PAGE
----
Trolley - New Orleans, 1955 / Photograph © Robert Frank, from The Americans

Robert Frank at Metropolitan Museum of Art

Last Saturday Robert Franks film Cocksucker Blues (CSB) (1972) played at the Metropolitan Museum of Art, where a  50th anniversary exhibition of Franks The Americans runs through January 3.

Frank looked at ordinary Americans, and at the unkept promises of the land of plenty in The Americans, his last work in still photography before abandoning the medium for moving pictures. In CSB, he peered behind the scenes while traveling with the most glamorous rock band of the time – the Rolling Stones US tour of 1972, timed with the release of Exile on Main Street. With Frank, the work of art usually involves a journey. CSB was Franks look at celebrity and at what was then the ultimate victory lap.

Ken Regan, Mick Jagger and Robert Frank at Michael Butlers House in L.A., 1972. Courtesy of Ken Regan/Camera 5

Ken Regan, Mick Jagger and Robert Frank at Michael Butler’s House in L.A., 1972. Courtesy of Ken Regan/Camera 5

No surprise, sex, drugs and rock n roll werent all that they were cracked up to be (no pun intended, since this was long before the crack era), but the Stones and their entourage experimented with everything just to make sure.

Glam comes in brief spurts in Cocksucker Blues. Boredom, however, is a big part of the mix as Frank observes the group in hotel rooms, in backstage locker rooms, and in their flying harem of an airplane.

Its a legendary notorious film. At times you feel it might be more subversive in its undermining of the celebrity glow than Jagger and co. were in reaching hands under the skirt of propriety. Rebels only to a point, the Rolling Stones certainly felt that way. They or their management didnt want the band seen shooting up or beating drums in a primitive ritual at 30,000 feet, in which women were stripped. Someone warned them that to keep selling, the Rolling Stones couldnt go completely over the top. The Stones did not want to be Roman Polanski. (Below: Super 8 footage of the Stones shot by Frank in 71 before Exile On Main Street.)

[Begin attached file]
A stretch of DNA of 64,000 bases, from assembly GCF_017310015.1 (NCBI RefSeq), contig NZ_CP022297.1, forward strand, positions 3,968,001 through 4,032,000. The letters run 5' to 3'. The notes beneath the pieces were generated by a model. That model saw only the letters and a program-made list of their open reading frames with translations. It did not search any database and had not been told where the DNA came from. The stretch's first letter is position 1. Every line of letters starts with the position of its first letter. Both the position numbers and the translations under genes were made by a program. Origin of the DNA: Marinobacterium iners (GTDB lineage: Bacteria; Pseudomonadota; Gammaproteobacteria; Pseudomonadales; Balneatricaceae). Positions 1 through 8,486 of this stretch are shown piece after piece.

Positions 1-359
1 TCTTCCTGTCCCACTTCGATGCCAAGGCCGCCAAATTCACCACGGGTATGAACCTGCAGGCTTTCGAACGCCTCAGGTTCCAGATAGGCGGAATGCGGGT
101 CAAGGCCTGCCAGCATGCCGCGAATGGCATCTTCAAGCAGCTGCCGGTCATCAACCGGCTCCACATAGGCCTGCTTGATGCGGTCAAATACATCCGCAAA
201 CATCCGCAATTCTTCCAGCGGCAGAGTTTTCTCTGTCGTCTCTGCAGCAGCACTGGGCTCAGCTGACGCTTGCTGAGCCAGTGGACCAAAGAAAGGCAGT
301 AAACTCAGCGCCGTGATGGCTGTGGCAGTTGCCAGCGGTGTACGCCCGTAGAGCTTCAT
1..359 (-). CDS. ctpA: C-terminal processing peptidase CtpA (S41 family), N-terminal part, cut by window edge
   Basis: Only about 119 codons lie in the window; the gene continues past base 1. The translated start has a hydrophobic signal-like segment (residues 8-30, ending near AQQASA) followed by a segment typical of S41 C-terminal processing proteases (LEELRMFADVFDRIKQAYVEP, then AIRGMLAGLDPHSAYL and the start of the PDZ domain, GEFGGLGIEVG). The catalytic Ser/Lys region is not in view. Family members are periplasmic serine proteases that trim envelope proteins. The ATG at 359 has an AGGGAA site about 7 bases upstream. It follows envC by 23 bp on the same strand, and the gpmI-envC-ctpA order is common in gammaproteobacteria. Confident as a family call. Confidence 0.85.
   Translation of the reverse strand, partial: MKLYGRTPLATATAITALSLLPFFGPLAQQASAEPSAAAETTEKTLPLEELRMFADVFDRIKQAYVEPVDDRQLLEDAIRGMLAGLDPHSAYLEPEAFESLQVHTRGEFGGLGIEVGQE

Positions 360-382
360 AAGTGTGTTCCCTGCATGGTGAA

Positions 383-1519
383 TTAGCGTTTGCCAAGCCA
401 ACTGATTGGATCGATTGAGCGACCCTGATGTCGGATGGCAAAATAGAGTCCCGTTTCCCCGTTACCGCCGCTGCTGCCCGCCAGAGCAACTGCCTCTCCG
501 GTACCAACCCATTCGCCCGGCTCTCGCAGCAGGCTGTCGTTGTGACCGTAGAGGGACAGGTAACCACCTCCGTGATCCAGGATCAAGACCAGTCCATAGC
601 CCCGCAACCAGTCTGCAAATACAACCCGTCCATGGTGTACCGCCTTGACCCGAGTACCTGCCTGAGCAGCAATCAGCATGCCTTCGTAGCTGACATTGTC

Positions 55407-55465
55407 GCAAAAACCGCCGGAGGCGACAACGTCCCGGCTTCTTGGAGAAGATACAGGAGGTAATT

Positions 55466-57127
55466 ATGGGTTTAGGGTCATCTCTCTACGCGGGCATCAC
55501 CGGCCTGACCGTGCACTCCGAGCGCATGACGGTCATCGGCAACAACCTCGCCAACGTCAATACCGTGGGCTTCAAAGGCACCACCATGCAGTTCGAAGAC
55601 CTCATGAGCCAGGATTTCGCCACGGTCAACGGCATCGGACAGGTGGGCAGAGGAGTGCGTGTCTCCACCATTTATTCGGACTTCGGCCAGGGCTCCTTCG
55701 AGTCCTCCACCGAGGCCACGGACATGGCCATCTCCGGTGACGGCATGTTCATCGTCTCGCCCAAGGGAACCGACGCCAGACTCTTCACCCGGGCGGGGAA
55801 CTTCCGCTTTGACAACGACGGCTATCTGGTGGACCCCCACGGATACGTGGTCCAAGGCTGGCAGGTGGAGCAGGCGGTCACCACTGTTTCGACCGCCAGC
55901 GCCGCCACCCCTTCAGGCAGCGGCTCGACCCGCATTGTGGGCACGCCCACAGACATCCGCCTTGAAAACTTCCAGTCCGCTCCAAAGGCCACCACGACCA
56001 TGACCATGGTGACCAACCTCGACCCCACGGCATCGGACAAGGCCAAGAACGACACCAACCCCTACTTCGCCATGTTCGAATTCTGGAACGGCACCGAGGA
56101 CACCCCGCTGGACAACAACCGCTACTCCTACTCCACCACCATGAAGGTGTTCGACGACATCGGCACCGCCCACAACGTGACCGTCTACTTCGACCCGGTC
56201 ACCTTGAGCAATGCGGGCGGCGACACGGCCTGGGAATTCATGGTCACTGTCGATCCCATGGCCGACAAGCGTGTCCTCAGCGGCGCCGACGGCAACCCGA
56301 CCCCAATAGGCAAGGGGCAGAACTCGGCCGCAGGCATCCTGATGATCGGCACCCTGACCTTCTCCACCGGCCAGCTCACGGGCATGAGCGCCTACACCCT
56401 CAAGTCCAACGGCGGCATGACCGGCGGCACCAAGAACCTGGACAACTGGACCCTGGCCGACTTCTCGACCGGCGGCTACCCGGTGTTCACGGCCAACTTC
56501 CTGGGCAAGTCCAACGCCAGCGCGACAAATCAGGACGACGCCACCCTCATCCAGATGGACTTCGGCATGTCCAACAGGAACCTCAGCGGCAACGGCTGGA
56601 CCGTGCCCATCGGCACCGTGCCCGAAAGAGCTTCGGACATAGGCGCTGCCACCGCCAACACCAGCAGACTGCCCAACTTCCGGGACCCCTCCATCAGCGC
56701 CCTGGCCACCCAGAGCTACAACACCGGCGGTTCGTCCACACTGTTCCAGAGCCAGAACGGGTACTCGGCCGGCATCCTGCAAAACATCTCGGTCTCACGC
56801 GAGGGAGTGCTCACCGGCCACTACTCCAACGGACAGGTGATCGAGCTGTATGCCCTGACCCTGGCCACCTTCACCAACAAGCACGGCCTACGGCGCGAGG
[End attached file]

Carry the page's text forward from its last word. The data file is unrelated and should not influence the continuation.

CSB, which belongs to the Stones, can only be screened once a year, at a museum or non-profit organization, and only if Robert Frank is present.  Hence the screening at the Met.  Hence the minimal exposure for the film most of the time, although its easy enough to get in degraded versions on the Internet.

The Stones began as fans of Robert Frank. Pictures from The Americans are on the cover of Exile on Main Street, which looks like a contact sheet from the beatnik days. The Stones loved that. They didnt love Franks insistence on showing them how they looked. Yet sometimes it takes an outsider to help see whats close to home. Alexis de Tocqueville did it for a new nation in Democracy in America in 1835, and we still read that book today to learn about ourselves. Robert Franks somber testimony in The Americans also still haunts us, 50 years after publication in 1959.

Frank came to the US at 23 after World War II, a Jew from wealthy Swiss family, and his view of America has much of the frontier in it. Landscape in American painting and photography had been elegant and monumental. Franks landscapes, eerie enough to be a blank slate for a David Lynch film.  were empty and silent. Sometimes a single car travels through them, transporting settlers in a still-unsettled place. Franks peer and pal, Jack Kerouac, made an adventure of the lonely highways. Yet for Frank the heartland seemed mournful. (Kerouac recognized it, though; he wrote the introduction to The Americans.)

If the automobile had already conquered the landscape in Franks lens, the weak grey light of television, a presence in the pictures, was promising to be Americas new hearth.

The city photographs that Frank took were sober alternatives to the happy snapshot. They were unsettling glimpses of people who were either solitary or found themselves alone together in streetcars and diners or on sidewalks.  One cross-section – Canal Street New Orleans – had quirkiness of a Norman Rockwell group portrait of puzzle pieces that dont fit, minus the warm humor.

The Americans was never a celebration of America. Yet, while the grim Frank might not want to see it as such, it celebrated photographys refinement as a medium.  For education, Frank took some cues from French photographers of an earlier generation, who found a special true lyricism of place in the public life of its ordinary citizens. Using an approach pioneered by Walker Evans, for whom he worked as an assistant, Frank observed the improvised American bricolage of street signs and advertising that sprang up like weeds wherever people gathered – and stayed after they moved on.

But Franks drive-by portraits were all his own, depicting not only people, but the distinctive objects around them, not just Americans, but America. Photographers have drawn from his work ever since, trying to out-Frank him by wringing sentimentality out of their pictures, but Frank led the way, and then deserted them for film. No nostalgia emanates from Franks black and white photographs.

Either theyre still too contemporary in mood (another inspiration to photographers today), or they show us sad pages of our own history that we are pleased to have turned.

Frank himself turned the page, abandoning still photography after The Americans for filmmaking, which became more and more personal as the years went on. Yet those pictures remain icons. Like monuments, these icons are likely to outlast all of us. And like the best monuments, we keep returning to them.

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